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Chinese Number



Traditionally in China the lucky numbers are 6 and 8. "6" (liu) is like the word "smooth" if pronounced in Chinese that means people are living a good and prosperous life. The partial tone of "8" (ba) in Chinese is "fa", which means "making a great profit". This principle of numerical usage is still applicable nowadays, some Chinese people are willing to spend tens of thousands RMB Yuan to buy mobile phone or car numbers that mostly containing the digits 6 and 8.




Tabooed numbers are many more than the lucky ones. Generally the odd numbers are worse than the even ones, because the Chinese people think that good things must be doubled and they present gifts to relatives and friends are in twins. However, they don't choose the second day of the calendar month to hold funerals. They feel that funeral is a very sad event and it shouldn't be occurred twice within a short period. If the sad thing happens in the second day of the month, it means it is happened twice within a day.


The digit "3" (san) is pronounced like "disbandment" in Chinese, so people avoid doing things such as birthday parties and weddings on the third day of a calendar month. Anyway, "three" is a taboo in joyful events. "Four" was used in many fields in the past and represented as "fairness" and "balance", but it has been the worst number for the Chinese in recent decades. The digit is pronounced "si" which very akin to "death" in Chinese ! It is a terrible to call things si. Basically car and door numbers are avoided to contain such digit, especially the last digit of the number. Nowadays there are some high-rise buildings in China are without levels which numbers having a digit of 4.






Something likes the "Seven Deadly Sins" in Christian ideas, in the old Yangzhou (in Jiangsu Province), Chinese consider that if the wife has violated the 7 rules (called the Seven-Abandon, which roughly contains bad behavior such as disrespect to parents, sexually promiscuity and gossip), she shall be divorced. So the "7" is the unlucky number for women. The Chinese character "eight" is two bended strokes written downwards in reverse directions to one another, so in Chinese thinking, it means "split" or "divorce". Although "8" is good for almost everything in China, for women whose are married or in love, it is no good to be mentioned. In Guangdong and Hong Kong, "8" is used to describe a meddling old woman.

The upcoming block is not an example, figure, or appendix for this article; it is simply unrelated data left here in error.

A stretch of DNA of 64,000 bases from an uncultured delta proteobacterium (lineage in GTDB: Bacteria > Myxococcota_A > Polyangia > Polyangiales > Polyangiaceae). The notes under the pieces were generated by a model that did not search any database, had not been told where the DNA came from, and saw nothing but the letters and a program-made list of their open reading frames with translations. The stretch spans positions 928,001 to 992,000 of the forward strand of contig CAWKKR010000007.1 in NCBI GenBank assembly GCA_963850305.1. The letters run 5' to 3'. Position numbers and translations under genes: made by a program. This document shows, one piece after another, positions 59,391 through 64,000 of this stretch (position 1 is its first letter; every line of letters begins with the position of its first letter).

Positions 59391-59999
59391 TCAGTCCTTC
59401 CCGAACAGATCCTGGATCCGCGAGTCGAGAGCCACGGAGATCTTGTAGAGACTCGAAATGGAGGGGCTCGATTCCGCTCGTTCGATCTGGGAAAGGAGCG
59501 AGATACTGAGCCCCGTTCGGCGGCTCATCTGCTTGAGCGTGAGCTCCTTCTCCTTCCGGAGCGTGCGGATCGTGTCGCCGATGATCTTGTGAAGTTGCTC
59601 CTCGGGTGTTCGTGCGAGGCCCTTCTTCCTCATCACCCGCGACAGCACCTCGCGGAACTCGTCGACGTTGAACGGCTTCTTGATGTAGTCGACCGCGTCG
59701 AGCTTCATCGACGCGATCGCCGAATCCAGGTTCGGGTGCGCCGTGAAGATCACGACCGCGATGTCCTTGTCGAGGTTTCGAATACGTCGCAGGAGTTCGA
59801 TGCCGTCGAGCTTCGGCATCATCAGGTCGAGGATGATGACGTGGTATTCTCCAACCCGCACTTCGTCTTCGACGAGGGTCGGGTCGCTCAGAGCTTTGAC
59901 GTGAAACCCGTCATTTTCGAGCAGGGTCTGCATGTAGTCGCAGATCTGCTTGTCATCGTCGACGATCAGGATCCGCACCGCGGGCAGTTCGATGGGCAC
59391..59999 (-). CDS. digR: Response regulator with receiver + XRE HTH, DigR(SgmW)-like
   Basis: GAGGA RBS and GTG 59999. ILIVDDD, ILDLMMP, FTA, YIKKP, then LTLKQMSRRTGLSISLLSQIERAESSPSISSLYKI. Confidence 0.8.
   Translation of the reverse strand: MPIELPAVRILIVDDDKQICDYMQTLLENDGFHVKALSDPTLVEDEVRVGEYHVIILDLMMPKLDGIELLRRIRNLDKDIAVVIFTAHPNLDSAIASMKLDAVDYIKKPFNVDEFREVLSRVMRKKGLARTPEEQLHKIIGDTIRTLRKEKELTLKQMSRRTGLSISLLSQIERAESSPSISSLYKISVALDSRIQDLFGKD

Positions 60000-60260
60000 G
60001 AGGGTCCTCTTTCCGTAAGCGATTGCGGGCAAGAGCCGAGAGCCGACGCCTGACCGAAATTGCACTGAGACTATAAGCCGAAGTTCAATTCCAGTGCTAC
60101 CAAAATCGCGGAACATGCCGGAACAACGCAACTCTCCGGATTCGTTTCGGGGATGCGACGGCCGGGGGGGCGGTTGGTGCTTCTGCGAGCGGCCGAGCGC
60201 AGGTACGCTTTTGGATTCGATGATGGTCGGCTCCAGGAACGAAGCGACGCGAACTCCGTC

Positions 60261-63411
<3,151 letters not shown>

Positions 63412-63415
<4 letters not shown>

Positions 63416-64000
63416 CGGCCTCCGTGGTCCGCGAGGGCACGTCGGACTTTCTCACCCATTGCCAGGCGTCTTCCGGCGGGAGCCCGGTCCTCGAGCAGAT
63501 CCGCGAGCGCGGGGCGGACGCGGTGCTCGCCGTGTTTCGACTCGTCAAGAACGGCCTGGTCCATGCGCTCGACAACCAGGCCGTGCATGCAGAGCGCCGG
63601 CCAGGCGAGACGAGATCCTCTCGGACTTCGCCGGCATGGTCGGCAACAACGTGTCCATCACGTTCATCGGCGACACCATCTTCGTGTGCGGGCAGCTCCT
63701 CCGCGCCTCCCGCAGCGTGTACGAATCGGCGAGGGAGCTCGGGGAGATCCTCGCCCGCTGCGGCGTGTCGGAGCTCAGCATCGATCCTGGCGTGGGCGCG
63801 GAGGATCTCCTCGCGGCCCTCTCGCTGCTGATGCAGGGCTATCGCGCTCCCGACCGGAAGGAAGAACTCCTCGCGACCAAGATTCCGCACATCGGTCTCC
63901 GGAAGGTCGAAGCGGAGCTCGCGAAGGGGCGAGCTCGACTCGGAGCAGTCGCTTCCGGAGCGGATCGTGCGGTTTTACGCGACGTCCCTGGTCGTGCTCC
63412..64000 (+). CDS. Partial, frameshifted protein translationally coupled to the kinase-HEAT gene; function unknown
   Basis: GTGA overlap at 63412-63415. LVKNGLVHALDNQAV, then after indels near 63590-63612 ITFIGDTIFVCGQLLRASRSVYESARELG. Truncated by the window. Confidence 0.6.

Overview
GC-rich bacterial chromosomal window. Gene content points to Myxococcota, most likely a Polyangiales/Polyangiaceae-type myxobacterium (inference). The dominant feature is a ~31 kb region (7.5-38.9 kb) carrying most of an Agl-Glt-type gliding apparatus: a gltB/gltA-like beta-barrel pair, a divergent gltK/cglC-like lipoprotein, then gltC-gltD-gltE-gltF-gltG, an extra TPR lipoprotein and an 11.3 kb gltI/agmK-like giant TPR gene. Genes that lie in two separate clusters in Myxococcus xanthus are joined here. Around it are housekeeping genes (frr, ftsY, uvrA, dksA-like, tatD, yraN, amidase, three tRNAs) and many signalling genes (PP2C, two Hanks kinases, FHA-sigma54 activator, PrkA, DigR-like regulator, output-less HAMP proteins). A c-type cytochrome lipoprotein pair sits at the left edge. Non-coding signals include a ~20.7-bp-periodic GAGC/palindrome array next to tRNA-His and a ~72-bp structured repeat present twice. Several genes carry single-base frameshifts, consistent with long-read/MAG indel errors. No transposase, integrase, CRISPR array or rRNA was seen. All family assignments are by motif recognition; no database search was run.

In the music scene, "9" is quite a terrible digit. Great composers like Beethoven and Mahler died after they finished their ninth symphonies. Also influenced by the Western idea, "13" is an unlucky number in some Chinese minds, although it hasn't become a "norm" yet. Some five-star hotels in China now are without the 13th floor.


In Zhejiang and Jiangsu Provinces, "say" stands for "20". It is said that Ershi, the daughter of a Wu State's emperor in the Warring States Period, is choked to death by a piece of fishbone. "Ershi" is pronounced like "20" in Chinese, so the number is ill-omened. In Hubei, central China, people are afraid of "36", because Zhou Yu, a great militarist flourished in the Three Kingdoms Period died here at the age of 36. It is said that the death of Chinese philosophers Confucius and Mencius are in their ages of 73 and 84 respectively, so the two numbers are bad for the Chinese too.


Although the belief in good and bad numbers is considered as superstitious nowadays, people from various social sectors are keen to follow.


Talking about people's ages, Confucius once said of himself, "At fifteen I set my heart upon learning. At thirty, I stood firm and became a man. At forty, I no longer suffered from perplexities. At fifty, I knew the decrees of Heaven. At sixty, my ear was an obedient organ for the reception of truth. At seventy, I could follow what my heart desired, without transgressing what was right." This saying by the sage became a decent description of a man's age among the Chinese people.


One's year of birth considered in relation to the 12 animal images in Chinese Horoscopes, if a person who is at the age of 12, 24 or 36 so on, which another 12 years cycle begins, he or she must be very careful in doing everything. This is because, from experiences or by superstition, a person may encounter bad luck in that year. The notion is still strongly believed by many Chinese nowadays. They think red is the lucky color. Everything from clothes to lantern is red.


When a person's age reaches 60, it's the most important year in his or her life, because the terrestrial branches - there are 10 Heavenly Stems and 12 Earthly Branches - in the Chinese Horoscope are 60 years per cycle. People are like to be blessed on their 60th birthday.


Despite the Chinese people have experienced many radical reforms and practiced westernize habits, some ancient Chinese customs are coming back into people's daily life nowadays.





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